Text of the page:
I am writing a Delphi (Pascal) app that will do some custom parsing of a .pcap file. The .pcap file is written by Wireshare/winpcap. I found C++ sample code for parsing the .pcap file, and I converted the C++ structs to Delphi records. And I've got my app mostly done. But, one thing that I'm just not getting...
The headers for the Ethernet header, IP header and TCP header comes out to 54 bytes, assuming of course the packet in question is an Ethernet TCP/IP packet. Which is all I am working with. So, if the pcap record header incl_len is, for example, 60, then, the TCP payload would be 6 bytes, no?
Well, no, or at least it seems not necessarily. In Wireshark, you can display columns of "length" and "info". And within the "info" column, it tells you things like the sequence number, the ack number, etc. And it tells you the "len". But, I'm seeing some rows with a "length" of 60 with a "len" of 6, as I would expect. But other rows of "length" of 60 may have len = 1 or 2 or 3, etc.
Moreover, it seems that the "len" value, wherever it comes from, is the correct value for the usable data in the packet. If the len seems like it should be, say, 6 (in my example of length of 60) then if len is less than 6, then the additional bytes are just garbage or superfluous. Or maybe they have some meaning that is beyond my understanding.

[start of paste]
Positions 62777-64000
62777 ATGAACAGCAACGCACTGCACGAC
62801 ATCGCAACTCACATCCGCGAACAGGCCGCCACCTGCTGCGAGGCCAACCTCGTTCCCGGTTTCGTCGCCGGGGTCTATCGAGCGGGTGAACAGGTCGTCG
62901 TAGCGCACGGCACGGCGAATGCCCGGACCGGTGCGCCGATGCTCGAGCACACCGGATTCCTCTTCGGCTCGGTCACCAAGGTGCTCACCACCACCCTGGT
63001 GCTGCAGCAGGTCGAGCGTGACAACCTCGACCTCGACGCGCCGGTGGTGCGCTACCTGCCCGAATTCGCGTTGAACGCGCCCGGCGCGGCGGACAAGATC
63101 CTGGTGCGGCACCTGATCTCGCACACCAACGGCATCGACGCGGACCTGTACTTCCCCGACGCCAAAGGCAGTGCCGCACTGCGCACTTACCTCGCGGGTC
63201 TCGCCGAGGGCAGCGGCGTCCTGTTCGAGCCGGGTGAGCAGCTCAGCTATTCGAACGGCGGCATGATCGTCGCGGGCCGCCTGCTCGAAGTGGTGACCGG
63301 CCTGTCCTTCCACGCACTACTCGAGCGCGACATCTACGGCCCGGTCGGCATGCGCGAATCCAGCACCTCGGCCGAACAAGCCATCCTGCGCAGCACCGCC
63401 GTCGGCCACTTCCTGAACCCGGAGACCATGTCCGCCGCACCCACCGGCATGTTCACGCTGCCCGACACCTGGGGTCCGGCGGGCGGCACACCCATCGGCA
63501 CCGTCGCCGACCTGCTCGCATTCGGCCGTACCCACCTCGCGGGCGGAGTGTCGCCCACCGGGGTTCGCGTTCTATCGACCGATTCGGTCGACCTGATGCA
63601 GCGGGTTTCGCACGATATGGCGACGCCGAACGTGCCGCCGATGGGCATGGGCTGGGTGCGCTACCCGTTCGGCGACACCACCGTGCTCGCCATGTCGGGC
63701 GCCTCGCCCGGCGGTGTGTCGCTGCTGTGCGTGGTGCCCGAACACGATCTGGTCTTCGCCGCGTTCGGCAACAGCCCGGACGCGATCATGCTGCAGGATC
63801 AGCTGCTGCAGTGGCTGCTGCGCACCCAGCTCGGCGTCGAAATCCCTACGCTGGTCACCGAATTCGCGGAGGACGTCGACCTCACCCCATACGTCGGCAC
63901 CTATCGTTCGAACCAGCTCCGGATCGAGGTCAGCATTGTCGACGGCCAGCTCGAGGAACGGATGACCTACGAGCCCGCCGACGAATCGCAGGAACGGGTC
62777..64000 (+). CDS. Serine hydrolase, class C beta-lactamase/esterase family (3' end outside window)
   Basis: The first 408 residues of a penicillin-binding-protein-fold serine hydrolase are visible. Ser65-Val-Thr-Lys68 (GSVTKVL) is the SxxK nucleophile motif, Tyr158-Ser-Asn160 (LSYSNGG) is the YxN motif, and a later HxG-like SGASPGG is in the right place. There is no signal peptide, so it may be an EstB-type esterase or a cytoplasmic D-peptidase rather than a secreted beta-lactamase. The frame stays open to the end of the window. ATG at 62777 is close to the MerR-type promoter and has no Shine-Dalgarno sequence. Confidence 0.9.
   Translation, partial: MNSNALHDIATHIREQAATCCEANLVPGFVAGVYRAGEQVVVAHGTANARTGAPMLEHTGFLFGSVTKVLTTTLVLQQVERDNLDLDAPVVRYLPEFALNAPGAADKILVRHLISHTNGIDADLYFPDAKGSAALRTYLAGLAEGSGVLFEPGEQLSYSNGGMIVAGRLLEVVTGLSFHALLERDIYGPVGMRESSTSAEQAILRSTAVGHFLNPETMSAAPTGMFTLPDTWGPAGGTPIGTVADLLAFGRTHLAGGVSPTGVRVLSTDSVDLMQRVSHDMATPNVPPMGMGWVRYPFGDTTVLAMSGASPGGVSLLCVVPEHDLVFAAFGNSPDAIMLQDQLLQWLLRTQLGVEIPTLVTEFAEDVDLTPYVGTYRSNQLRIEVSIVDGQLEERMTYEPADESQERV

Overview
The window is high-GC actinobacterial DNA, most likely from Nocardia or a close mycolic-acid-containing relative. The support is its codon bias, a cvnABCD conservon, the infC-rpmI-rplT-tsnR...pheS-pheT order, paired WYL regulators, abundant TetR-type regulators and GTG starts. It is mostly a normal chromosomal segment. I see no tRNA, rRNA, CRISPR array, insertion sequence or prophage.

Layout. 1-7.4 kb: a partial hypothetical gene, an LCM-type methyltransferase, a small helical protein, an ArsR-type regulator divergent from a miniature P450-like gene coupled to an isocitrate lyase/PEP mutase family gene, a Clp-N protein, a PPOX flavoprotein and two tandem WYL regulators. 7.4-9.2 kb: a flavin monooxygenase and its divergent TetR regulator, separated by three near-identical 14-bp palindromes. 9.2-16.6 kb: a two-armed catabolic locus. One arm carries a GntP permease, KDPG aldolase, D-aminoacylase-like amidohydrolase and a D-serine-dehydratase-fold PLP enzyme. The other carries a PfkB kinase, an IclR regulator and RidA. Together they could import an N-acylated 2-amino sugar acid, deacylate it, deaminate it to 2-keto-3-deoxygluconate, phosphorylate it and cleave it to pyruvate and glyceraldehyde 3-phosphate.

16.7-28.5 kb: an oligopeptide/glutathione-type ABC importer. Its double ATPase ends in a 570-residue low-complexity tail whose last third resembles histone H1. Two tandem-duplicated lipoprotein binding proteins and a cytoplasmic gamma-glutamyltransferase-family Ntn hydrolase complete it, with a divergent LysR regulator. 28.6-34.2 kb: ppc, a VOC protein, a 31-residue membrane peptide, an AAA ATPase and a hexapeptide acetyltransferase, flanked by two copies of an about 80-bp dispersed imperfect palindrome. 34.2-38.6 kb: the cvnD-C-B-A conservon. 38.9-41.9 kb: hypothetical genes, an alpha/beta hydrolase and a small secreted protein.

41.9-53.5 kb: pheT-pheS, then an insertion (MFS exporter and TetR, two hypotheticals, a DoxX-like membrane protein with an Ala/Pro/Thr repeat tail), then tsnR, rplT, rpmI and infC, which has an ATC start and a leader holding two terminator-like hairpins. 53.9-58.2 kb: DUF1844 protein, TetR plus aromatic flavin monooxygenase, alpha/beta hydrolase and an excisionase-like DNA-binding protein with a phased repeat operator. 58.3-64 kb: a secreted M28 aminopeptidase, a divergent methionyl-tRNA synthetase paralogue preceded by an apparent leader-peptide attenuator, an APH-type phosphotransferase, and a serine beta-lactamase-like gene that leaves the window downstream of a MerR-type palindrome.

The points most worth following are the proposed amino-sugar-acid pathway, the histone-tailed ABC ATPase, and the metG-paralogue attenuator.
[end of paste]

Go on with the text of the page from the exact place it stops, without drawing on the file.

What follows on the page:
So, here is my question: where the heck is Wireshark getting "len" from? As far as the "length", that does seem to be the incl_len. But, for the "len", I can't find it from any of the values in the headers. As I said, I would think it would be length-54 (assuming Ethernet TCP/IP) and it often is. But it often isn't and I haven't a clue where len is coming from but I need it.
asked 19 Nov '12, 05:45
Cool, someone else besides me using Delphi to parse trace files...
If a packet has 54 bytes (14 Ethernet header, 20 IP header, 20 TCP header) and no TCP payload it would be too short to be a valid ethernet frame, which needs to be 60 bytes plus FCS = 64 Bytes. To achieve the minimum length, the frame is padded on the ethernet layer by 6 bytes. You can deduct the TCP payload length from taking the IP total length minus the IP and TCP header length.
By the way, you only see packets with a length of 54 bytes if you're capturing on the system that is sending them, because Wireshark/Dumppcap will "pick them up" before the network card has done the padding. You can verify this by capturing on the other machine - it will show you the packets including padding. Oh, and Wireshark does not keep the FCS, which is why you'll see 60 bytes instead of 64.
answered 19 Nov '12, 05:52
edited 19 Nov '12, 05:58